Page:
Craft v. South Carolina State Plastering LLC et al

Filing 60

ORDER denying 57 Motion for Reconsideration. Signed by Honorable Patrick Michael Duffy on February 27, 2017.(jmcg, )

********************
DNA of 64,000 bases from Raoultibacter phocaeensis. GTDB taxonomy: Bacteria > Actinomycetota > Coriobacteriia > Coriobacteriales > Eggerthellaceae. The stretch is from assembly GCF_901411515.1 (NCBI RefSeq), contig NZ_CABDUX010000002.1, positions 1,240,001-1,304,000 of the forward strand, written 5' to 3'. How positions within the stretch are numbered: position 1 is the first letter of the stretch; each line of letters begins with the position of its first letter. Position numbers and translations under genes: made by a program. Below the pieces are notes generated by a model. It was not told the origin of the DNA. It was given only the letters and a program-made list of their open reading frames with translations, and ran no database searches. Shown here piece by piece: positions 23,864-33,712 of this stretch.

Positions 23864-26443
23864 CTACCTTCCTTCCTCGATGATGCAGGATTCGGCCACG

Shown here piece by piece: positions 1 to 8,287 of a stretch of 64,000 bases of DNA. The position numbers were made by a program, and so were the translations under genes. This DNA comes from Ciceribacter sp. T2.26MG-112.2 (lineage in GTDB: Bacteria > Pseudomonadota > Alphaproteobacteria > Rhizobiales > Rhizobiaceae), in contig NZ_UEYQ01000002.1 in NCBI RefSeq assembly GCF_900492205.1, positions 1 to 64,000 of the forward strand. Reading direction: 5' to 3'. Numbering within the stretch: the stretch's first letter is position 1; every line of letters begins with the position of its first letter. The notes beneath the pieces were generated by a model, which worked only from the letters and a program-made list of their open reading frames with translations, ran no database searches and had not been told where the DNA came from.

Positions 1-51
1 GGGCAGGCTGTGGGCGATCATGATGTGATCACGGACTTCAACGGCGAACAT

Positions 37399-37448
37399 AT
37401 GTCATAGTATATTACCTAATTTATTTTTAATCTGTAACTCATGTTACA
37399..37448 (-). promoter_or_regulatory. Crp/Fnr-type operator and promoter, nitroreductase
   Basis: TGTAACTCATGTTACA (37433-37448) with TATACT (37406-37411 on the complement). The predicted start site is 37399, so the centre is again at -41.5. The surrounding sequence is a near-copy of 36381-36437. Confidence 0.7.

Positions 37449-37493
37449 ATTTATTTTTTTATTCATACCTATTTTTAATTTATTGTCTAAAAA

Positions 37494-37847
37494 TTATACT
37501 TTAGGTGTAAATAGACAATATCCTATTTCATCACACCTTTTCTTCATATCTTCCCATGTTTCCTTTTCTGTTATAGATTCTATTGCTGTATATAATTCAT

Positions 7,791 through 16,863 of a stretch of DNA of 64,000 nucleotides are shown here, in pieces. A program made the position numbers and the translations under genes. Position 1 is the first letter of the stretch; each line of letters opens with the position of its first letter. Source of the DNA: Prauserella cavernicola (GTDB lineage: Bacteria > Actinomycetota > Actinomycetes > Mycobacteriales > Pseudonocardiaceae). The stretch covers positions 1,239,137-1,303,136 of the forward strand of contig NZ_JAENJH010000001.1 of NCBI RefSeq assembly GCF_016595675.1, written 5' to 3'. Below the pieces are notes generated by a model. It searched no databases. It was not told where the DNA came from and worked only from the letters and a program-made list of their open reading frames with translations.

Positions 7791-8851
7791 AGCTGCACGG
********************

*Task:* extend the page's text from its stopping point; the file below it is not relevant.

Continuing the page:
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IN THE UNITED STATES DISTRICT COURT FOR THE DISTRICT OF SOUTH CAROLINA BEAUFORT DIVISION Jacqueline L. Craft, Trustee of the ) Jacqueline L. Craft Trust U/T/D June 30, ) 1998, and Jacqueline L. Craft, individually, ) ) Plaintiffs, ) ) v. ) ) South Carolina State Plastering, LLC, ) Peter Conley, Del Webb Communities, Inc., ) and Pulte Homes, Inc., ) ) Defendants. ) ) C.A. No.: 9:15-cv-5080-PMD ORDER This matter is before the Court on Plaintiffs’ motion to reconsider the Court’s January 12 Order (ECF No. 57). For the reasons set forth herein, Plaintiffs’ motion is denied. DISCUSSION Plaintiffs’ motion to reconsider pursuant to Rule 59(e) of the Federal Rules of Civil Procedure contains two requests that do not fit under Rule 59’s framework. First, Plaintiffs ask the Court to review the presentations subject to Defendants’ subpoena in camera, to hold the January 12 Order in abeyance until that review is complete, and to wait for Plaintiffs to hire additional counsel who would presumably make additional arguments not raised in Plaintiffs’ motion to quash. Neither of these requests demonstrate an intervening change in the controlling law, new evidence that was not available at the time of the Court’s order, a clear error of law or manifest injustice. See Robinson v. Wix Filtration Corp., 599 F.3d 403, 407 (4th Cir. 2010). Defendants also correctly point out that the Court expressly found that even if the presentations were originally protected under the work–product doctrine, that protection had been waived by Plaintiffs’ counsel’s public disclosure of those presentations. Craft v. S.C. State Plastering, LLC, No. 9:15-cv-5080-PMD, 2017 WL 121854, at *2 (D.S.C. Jan. 12, 2017). Finally, Plaintiffs have had the opportunity to hire counsel or present other arguments on this issue since they filed their motion to quash. The Court will not allow them to wait for an adverse ruling before calling in the cavalry. As a result, Plaintiffs’ motion to reconsider must be denied. See Hartsock v. Goodyear Dunlop Tires N. Am. Ltd., No. 2:13-cv-419-PMD, 2014 WL 11022098, at *1 (D.S.C. June 16, 2014) (“A motion for reconsideration . . . ‘is not an opportunity to rehash issues already ruled upon because a litigant is displeased with the result.’” (quoting Joe Hand Promotions, Inc. v. Double Down Entm’t, LLC, No. 0:11-cv-2438-MBS, 2012 WL 6210344, at *2 (D.S.C. Dec. 13, 2012))). CONCLUSION For the foregoing reasons, it is ORDERED that Plaintiffs’ motion to reconsider is DENIED. AND IT IS SO ORDERED. February 27, 2017 Charleston, South Carolina

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